Monday, August 1, 2016
What I've been reading.....
My decision to read Being Mortal: Medicine and What Matters in the End by Atul Gawande was driven by recommendations from both friends and clients. For the past few weeks I've been reading at a sluggish pace, unable to be swept away by a compelling narrative. My reading drought ended with Being Mortal, a nonfiction look at the end-of-life questions we should all be contemplating no matter our age or stage in life. As Gwande writes, "we only die once" -- let's get it right.
Gwande writes from the perspective of a physician, educator, and son helping his aging relatives on their final journey. Stories from his life and his patient's lives blend expertly with anthropological views on dying to modern statistics to an examination of what independence means to Americans.
Only one element was missing from this book in my opinion; the book was missing a nice neat list of questions a patient could pose to his or her doctor when faced with a possible terminal illness. Gwande's book illustrates how important the role of physician can be in making the most of one's final days, and sadly that physician is not common place. Those questions might help with deciding which medical expert to work with. Having read Being Mortal I know that the questions "what do you fear the most?" and "what are your goals, what matters to you?" are key. Answers to these questions are vital to navigating the plethora of options laid out by physicians.
From caretaker to medical professionals to loved ones to patient, anyone would benefit from reading Being Mortal.
Wednesday, June 1, 2016
Host: Welcome Randy from New York, what's your question?
Caller: Hey, glad I got through. I've got a question for you. My aunt died and I'm taking care of her affairs. She had a retirement account, and a car with a loan on it. How do I sell the car and pay the loan?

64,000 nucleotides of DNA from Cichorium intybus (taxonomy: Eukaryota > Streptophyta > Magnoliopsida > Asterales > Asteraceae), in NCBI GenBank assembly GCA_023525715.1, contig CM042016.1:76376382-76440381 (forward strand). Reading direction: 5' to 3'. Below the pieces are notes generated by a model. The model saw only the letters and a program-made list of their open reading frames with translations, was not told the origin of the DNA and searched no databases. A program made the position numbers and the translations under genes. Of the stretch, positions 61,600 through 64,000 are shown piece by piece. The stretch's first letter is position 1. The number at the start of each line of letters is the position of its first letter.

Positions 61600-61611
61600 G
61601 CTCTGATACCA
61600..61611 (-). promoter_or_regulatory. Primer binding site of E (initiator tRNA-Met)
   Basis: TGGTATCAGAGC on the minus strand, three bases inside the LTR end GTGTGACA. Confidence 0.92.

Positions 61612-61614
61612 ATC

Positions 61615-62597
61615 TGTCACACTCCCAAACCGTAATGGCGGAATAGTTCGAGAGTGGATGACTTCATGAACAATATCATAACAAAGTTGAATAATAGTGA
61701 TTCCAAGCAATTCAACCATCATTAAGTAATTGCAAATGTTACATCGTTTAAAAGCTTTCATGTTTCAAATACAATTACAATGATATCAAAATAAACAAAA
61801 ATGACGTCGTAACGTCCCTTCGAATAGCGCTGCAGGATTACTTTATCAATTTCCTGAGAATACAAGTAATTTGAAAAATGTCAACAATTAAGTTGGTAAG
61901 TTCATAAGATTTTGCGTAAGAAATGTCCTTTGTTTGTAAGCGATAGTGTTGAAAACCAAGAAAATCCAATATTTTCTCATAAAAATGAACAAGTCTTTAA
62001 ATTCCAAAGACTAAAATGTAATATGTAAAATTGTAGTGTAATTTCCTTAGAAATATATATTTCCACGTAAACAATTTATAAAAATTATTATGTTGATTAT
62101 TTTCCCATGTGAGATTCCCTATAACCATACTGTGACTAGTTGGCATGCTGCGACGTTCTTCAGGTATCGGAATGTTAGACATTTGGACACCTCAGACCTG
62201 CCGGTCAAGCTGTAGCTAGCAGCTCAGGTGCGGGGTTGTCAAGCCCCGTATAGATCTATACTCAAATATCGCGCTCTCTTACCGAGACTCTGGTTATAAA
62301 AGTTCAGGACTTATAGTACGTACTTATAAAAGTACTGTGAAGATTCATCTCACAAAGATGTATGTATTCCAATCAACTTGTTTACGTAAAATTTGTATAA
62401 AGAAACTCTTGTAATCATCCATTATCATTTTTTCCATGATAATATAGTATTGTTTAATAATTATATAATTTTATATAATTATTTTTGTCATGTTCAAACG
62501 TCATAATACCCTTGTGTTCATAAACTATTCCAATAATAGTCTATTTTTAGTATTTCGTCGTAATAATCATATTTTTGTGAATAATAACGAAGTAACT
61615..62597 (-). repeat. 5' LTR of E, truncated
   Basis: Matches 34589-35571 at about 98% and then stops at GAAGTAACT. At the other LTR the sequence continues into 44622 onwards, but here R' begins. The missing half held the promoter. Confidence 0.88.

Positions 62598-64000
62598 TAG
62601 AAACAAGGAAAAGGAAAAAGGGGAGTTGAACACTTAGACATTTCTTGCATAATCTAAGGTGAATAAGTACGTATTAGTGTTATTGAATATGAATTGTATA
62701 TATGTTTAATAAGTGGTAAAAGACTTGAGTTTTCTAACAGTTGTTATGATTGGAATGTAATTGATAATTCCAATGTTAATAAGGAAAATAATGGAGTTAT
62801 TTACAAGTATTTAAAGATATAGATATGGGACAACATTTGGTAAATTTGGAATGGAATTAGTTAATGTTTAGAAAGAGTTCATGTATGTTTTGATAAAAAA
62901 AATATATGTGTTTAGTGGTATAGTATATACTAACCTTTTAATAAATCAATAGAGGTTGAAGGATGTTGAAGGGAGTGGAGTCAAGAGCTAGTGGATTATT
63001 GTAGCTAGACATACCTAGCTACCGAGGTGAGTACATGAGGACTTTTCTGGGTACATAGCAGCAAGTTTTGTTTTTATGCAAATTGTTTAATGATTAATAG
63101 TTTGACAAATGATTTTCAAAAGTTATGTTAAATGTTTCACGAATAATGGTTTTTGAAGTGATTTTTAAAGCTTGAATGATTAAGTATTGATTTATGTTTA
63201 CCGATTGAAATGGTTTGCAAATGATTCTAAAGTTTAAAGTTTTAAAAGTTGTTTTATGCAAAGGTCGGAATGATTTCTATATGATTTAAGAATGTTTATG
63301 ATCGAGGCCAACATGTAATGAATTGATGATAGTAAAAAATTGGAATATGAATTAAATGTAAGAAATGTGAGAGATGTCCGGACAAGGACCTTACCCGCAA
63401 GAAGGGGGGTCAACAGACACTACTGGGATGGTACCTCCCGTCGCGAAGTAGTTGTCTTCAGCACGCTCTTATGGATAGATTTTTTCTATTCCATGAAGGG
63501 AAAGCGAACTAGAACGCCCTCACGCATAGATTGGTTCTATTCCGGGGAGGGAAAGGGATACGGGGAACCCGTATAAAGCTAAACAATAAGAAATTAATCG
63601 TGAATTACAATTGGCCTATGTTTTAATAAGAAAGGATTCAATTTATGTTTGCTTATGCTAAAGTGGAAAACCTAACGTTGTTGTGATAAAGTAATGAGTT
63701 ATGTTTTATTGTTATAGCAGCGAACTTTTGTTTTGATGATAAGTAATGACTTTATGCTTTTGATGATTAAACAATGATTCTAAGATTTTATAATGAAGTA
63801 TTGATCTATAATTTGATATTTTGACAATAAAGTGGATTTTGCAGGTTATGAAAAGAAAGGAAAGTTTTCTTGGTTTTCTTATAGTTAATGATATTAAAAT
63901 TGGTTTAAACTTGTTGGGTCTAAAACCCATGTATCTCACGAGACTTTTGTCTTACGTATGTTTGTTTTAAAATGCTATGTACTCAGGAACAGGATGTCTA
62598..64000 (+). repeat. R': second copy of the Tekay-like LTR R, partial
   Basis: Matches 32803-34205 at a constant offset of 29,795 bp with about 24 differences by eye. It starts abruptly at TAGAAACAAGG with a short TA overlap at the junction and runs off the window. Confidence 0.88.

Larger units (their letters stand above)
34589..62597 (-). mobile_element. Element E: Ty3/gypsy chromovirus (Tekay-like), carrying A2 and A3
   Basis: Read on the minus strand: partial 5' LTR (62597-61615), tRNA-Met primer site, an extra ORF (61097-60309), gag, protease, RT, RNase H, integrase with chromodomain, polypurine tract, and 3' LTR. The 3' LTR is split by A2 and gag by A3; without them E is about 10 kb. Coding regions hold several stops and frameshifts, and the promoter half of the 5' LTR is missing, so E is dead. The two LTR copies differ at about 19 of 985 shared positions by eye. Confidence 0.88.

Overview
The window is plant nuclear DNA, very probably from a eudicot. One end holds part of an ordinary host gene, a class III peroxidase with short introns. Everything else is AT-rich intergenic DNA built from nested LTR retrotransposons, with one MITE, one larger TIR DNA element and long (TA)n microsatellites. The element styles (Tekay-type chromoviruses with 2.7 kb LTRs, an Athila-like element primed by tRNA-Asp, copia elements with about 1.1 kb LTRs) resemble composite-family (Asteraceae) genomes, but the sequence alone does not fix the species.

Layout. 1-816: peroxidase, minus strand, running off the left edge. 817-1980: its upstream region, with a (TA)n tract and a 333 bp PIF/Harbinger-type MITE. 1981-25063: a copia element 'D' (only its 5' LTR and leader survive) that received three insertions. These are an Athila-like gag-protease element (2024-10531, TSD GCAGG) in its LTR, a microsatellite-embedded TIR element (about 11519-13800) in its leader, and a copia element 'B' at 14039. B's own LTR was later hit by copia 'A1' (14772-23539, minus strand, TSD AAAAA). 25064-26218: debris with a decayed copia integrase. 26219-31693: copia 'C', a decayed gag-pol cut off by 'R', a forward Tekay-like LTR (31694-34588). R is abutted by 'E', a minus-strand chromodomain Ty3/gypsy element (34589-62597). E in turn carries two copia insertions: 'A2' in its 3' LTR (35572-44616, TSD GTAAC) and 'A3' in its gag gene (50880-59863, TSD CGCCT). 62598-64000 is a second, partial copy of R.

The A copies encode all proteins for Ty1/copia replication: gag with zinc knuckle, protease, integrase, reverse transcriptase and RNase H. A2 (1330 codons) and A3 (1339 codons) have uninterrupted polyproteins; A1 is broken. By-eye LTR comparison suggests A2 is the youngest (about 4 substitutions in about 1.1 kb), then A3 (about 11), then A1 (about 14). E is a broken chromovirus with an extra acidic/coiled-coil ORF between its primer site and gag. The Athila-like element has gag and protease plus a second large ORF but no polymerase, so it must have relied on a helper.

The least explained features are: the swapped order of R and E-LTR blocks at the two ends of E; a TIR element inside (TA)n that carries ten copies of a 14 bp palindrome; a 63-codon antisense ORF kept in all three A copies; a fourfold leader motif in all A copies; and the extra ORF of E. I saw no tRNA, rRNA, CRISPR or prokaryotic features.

Host: Well, looks like you'll be doing a probate. Not much there, one retirement account, one car, and a loan you gotta pay before you distribute anything. Now I'm no lawyer, but seems like you'll have to open a probate.....geesh, unless there is someway around it, but how are you gonna sell the car and sign the title. Maybe you need a lawyer....
Caller: Thanks, I'll see what I can do.
Why I thought they'd hear me, I do not know. One, this was radio, and two, it was an archived show. But that didn't stop me: YOU NEED A SMALL ESTATE AFFIDAVIT. STATES HAVE THEM! Not only did my thoughts float into thin air, our family cat who was calming waiting for my dinner preparation to turn toward the cabinet where I keep the moist food, cocked her head in disbelief wondering what her crazy human was doing.
Here in Wisconsin the form is called a Transfer by Affidavit, and can be used when a person dies owning $50,000 or less in probate assets. Probate assets are assets that have no label or beneficiary form on them indicating who gets them at the owner's death. Probate assets are distributed via will, or if no will, via state statute. All states are different, but Wisconsin is not alone in having a simple procedure to oversee the distribution of a small estate without the formality (and length and cost) of a probate proceeding.
I love my financial talk radio, especially shows focused on smart frugal living. But wow, they get a lot of calls about how to handle wills and probates. This was not the first, nor will it be the last time I holler into the air of my kitchen with my thoughts on the callers question. No one really likes a lawyer, but maybe these shows should have one on to answer questions occasionally.